Here’s something to make the troglodytes on the Today programme choke on their muesli.
Last year, after the social-networking site MySpace found that its members included some 29,000 registered sex offenders, the nation’s top state prosecutors demanded a technological fix, asking that the industry “explore and develop age and identity verification tools for social networking web sites”. But a new study concludes that such technologies are unlikely to thwart anonymous predators and that the threat facing children online is no worse than it is in the real world.
“Our review found too little evidence that any given technology or set of technologies, on their own, will improve safety for minors online to any significant degree”, says the report, written by the Internet Safety Technical Task Force, a group of 29 businesses, nonprofit organizations, academic groups, and technology companies that conducted the investigation with the Berkman Center for Internet and Society at Harvard University, at the request of 49 state attorneys general. “Moreover, the Internet itself, the ways in which minors use it, and the communities in which they participate, all change constantly, and the available technologies are quickly evolving.”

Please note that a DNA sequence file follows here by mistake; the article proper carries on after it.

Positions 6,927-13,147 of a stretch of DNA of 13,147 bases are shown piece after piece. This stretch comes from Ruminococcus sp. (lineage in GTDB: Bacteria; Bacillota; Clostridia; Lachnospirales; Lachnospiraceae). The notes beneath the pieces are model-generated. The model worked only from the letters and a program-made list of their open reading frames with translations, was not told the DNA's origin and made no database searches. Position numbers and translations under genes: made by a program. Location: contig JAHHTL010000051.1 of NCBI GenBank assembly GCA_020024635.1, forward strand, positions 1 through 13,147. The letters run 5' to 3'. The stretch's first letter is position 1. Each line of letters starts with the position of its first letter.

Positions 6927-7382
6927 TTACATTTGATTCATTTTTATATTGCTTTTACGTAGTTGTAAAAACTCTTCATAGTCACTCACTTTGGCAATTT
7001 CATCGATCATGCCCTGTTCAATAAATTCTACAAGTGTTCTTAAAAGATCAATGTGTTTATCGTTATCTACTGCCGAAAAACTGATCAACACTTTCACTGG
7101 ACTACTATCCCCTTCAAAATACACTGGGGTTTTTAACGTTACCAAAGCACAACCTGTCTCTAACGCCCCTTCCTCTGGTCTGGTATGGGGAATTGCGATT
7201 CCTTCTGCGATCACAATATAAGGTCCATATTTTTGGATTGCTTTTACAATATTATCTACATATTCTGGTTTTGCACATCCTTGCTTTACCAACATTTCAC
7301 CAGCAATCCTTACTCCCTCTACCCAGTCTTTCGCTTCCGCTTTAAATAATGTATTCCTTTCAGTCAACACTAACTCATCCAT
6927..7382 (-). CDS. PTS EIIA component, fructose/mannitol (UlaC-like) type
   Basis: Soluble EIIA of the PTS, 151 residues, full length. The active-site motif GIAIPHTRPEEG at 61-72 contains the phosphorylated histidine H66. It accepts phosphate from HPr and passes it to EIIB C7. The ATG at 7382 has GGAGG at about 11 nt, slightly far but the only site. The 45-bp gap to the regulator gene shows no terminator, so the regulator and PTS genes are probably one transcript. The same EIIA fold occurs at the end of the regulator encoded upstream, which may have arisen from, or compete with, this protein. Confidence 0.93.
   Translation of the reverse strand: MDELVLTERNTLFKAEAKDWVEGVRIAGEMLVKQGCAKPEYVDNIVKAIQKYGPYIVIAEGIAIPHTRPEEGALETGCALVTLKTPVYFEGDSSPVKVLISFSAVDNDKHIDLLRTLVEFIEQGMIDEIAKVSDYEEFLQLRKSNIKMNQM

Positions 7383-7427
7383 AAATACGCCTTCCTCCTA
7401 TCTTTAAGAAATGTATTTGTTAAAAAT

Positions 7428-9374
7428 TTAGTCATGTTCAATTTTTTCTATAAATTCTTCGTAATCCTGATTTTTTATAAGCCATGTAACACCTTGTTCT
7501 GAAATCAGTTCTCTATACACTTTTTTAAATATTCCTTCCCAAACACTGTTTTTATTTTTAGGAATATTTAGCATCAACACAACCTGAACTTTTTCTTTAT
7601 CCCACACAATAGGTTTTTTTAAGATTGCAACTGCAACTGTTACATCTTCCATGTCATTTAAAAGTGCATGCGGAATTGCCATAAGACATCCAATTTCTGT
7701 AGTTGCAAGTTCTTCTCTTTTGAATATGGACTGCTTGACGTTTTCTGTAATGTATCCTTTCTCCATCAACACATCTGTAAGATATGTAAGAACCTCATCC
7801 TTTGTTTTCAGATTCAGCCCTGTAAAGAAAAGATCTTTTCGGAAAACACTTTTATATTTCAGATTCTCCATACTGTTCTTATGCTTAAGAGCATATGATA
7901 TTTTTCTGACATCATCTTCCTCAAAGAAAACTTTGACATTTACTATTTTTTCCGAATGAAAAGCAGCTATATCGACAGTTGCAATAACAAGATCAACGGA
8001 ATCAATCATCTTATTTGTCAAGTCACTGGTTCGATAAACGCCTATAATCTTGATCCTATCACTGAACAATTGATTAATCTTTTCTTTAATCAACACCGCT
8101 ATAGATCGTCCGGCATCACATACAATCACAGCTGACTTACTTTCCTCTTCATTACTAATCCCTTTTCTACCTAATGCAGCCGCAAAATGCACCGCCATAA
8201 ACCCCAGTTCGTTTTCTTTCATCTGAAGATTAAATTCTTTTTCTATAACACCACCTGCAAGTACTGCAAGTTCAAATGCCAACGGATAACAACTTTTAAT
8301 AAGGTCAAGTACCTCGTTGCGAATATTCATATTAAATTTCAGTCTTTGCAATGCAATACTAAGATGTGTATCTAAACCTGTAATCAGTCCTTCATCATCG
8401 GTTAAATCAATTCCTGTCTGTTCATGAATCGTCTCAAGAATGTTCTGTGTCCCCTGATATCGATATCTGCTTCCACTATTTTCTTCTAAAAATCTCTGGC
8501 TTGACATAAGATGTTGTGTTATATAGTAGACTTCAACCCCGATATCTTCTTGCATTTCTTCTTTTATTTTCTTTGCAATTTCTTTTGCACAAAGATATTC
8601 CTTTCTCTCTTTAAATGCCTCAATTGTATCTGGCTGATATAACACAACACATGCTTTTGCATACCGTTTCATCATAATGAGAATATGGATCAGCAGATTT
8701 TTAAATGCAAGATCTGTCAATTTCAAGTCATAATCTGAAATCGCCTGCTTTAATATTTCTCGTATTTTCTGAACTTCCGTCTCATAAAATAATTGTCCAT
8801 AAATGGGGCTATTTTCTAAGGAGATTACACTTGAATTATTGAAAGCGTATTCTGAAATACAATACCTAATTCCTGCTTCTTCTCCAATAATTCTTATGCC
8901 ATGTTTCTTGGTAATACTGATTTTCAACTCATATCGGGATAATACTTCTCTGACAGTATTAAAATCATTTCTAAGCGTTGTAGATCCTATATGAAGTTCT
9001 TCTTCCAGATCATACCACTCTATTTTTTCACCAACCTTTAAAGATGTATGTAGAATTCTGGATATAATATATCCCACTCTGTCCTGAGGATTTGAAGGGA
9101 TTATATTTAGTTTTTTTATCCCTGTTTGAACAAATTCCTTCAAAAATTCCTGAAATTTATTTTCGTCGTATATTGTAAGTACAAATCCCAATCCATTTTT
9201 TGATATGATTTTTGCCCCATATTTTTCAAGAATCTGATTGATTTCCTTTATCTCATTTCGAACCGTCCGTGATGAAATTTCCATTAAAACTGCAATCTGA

While no single age-verification solution can solve the Internet’s problems, tools are available to those who choose to use them, and social-networking sites cooperate with law enforcement and actively root out reported problems, says John Palfrey, a Harvard law professor who led the effort. Some 40 technologies are already on the market, including age-verification products and Web filtering and blocking programs.